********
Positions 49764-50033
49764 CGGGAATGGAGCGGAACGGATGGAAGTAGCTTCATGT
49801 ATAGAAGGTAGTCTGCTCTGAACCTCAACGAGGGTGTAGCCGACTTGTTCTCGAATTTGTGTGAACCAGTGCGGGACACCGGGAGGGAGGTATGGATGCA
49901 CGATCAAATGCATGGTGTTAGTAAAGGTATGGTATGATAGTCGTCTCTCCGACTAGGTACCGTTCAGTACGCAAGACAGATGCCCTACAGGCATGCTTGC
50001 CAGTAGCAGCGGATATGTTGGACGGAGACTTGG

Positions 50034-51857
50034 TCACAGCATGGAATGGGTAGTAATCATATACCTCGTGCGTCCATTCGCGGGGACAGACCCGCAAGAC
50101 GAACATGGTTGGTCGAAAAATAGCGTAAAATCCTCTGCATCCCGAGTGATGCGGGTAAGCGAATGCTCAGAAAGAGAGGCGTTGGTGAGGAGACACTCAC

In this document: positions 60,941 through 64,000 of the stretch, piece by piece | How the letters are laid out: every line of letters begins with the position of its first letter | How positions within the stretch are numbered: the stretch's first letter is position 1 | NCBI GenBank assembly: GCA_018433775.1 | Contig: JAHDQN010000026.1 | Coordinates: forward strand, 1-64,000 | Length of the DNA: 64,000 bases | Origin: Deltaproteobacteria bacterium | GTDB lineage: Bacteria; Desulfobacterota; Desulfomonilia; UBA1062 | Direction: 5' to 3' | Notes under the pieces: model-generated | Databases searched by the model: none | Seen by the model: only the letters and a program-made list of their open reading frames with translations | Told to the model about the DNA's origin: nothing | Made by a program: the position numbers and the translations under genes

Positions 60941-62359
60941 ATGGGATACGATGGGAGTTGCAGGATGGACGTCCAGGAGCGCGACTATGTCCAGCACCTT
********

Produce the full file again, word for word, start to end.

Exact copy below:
Positions 49764-50033
49764 CGGGAATGGAGCGGAACGGATGGAAGTAGCTTCATGT
49801 ATAGAAGGTAGTCTGCTCTGAACCTCAACGAGGGTGTAGCCGACTTGTTCTCGAATTTGTGTGAACCAGTGCGGGACACCGGGAGGGAGGTATGGATGCA
49901 CGATCAAATGCATGGTGTTAGTAAAGGTATGGTATGATAGTCGTCTCTCCGACTAGGTACCGTTCAGTACGCAAGACAGATGCCCTACAGGCATGCTTGC
50001 CAGTAGCAGCGGATATGTTGGACGGAGACTTGG

Positions 50034-51857
50034 TCACAGCATGGAATGGGTAGTAATCATATACCTCGTGCGTCCATTCGCGGGGACAGACCCGCAAGAC
50101 GAACATGGTTGGTCGAAAAATAGCGTAAAATCCTCTGCATCCCGAGTGATGCGGGTAAGCGAATGCTCAGAAAGAGAGGCGTTGGTGAGGAGACACTCAC

In this document: positions 60,941 through 64,000 of the stretch, piece by piece | How the letters are laid out: every line of letters begins with the position of its first letter | How positions within the stretch are numbered: the stretch's first letter is position 1 | NCBI GenBank assembly: GCA_018433775.1 | Contig: JAHDQN010000026.1 | Coordinates: forward strand, 1-64,000 | Length of the DNA: 64,000 bases | Origin: Deltaproteobacteria bacterium | GTDB lineage: Bacteria; Desulfobacterota; Desulfomonilia; UBA1062 | Direction: 5' to 3' | Notes under the pieces: model-generated | Databases searched by the model: none | Seen by the model: only the letters and a program-made list of their open reading frames with translations | Told to the model about the DNA's origin: nothing | Made by a program: the position numbers and the translations under genes

Positions 60941-62359
60941 ATGGGATACGATGGGAGTTGCAGGATGGACGTCCAGGAGCGCGACTATGTCCAGCACCTT